Relationship to Deconvolution. Our aim here is only to place deconvolution and spatial filtering into the same context. Microscope optics acts as a low pass convolution (or spatial) filter as it forms the image of the sample. Deconvolution is an algorithm to reverse the effects of the convolution by the microscope optics, and improve the image quality. The simplest way of deconvolution is inverse filtering, which is technically high pass filtering with a filter function which is the inverse of the low pass characteristic of the microscope optics. In practice, inverse filtering is strongly impaired by noise, therefore more sophisticated, iterative algorithms are used. Certain image processing procedures detailed below, like dehazing image stacks are in relatively close relation to deconvolution with inverse filtering, therefore we refer to them as empirical 2D blind deconvolution. Acquiring and analyzing time lapses of zstacks in live specimen have two implications. Firstly, planes of zstacks are sparsely taken to reduce photodamage and the time required to image one viewfield. In contrast deconvolution needs oversampling both in z and x,y. Secondly, zstacks have to be processed reasonably fast to enable routine use on larger number of cells / view fields. 2D spatial filtering requires less computation than iterative deconvolution.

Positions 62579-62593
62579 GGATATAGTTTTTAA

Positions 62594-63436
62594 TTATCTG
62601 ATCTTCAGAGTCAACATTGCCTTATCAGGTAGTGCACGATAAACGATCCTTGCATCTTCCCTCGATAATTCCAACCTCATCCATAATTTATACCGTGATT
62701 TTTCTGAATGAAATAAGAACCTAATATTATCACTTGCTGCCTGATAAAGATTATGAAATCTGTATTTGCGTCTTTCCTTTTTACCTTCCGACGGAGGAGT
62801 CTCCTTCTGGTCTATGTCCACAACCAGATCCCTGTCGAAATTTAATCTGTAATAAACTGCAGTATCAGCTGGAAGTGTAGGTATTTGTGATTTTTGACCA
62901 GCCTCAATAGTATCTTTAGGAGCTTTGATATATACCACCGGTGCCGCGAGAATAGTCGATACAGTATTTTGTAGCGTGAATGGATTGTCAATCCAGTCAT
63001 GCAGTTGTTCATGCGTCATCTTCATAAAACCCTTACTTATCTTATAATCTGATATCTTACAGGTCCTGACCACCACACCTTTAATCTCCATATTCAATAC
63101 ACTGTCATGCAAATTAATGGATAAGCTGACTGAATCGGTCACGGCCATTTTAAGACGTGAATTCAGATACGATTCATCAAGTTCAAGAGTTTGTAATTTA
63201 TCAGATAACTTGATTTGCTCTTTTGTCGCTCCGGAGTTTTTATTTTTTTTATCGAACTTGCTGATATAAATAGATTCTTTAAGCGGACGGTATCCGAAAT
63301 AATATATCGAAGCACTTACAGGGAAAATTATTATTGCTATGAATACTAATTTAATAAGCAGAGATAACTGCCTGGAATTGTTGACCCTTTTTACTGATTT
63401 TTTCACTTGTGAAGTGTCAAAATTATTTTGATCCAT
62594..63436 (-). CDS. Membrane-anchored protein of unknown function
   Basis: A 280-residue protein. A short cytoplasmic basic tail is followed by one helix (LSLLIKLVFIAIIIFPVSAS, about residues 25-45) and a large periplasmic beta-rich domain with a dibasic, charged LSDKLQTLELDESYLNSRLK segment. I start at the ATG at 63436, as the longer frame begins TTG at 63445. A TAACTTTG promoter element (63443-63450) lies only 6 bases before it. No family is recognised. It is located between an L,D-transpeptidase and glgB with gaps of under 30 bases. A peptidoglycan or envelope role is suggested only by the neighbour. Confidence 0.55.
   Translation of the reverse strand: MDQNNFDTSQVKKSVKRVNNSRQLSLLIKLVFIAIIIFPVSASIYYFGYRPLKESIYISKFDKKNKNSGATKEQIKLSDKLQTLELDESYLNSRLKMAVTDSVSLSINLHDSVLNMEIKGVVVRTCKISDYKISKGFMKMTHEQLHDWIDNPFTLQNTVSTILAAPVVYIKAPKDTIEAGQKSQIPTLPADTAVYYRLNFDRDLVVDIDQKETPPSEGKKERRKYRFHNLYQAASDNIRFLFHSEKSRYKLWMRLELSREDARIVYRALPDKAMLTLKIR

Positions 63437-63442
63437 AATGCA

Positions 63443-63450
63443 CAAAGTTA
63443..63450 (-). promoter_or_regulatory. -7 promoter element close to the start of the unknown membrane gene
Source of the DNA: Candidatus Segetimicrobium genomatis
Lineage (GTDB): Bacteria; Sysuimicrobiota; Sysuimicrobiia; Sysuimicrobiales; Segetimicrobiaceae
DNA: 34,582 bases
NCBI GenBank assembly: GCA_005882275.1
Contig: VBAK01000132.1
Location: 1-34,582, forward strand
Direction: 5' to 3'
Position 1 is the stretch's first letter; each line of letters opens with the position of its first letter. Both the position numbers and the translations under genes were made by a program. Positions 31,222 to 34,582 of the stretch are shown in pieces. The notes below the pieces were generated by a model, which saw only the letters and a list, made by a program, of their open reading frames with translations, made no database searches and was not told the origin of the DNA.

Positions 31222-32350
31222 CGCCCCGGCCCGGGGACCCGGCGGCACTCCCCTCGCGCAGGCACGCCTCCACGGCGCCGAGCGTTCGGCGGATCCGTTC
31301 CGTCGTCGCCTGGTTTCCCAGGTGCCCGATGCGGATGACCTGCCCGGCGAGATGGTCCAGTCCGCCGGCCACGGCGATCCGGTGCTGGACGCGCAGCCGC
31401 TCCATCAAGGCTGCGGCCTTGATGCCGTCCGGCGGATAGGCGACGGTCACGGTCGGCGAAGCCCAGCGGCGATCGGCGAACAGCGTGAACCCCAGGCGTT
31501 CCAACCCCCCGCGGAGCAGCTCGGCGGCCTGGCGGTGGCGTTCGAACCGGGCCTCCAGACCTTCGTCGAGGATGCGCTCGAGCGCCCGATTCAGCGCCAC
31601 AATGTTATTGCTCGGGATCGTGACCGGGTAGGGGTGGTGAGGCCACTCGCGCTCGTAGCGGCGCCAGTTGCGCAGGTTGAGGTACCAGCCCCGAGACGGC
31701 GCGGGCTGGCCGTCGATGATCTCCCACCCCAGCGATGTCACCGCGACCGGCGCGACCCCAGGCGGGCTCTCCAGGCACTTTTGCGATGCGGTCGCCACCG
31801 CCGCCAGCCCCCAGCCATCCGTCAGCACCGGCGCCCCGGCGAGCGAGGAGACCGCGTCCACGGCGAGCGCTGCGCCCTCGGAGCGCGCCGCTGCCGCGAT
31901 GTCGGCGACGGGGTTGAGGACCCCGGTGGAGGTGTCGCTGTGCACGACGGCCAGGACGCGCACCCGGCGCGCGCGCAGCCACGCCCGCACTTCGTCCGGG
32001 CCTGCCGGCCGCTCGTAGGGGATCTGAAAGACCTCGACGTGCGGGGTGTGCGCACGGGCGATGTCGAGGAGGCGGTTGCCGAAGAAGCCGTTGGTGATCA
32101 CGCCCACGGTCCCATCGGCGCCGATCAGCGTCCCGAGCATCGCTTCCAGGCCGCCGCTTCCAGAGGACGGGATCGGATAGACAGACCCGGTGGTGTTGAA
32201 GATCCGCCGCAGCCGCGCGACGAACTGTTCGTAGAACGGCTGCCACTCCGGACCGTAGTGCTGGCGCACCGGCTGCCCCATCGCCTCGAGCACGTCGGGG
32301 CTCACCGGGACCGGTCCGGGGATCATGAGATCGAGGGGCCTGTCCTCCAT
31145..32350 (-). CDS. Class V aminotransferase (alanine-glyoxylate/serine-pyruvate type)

Image filtering was performed by Image Analyst MKII, while the Fourier domain image representations were generated by Mathematica (Wolfram Research).
Reference List
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2. Gerencser, A. A.; Doczi, J.; Töröcsik, B.; BossyWetzel, E.; AdamVizi, V. Biophys J 2008, 95(5), 258398.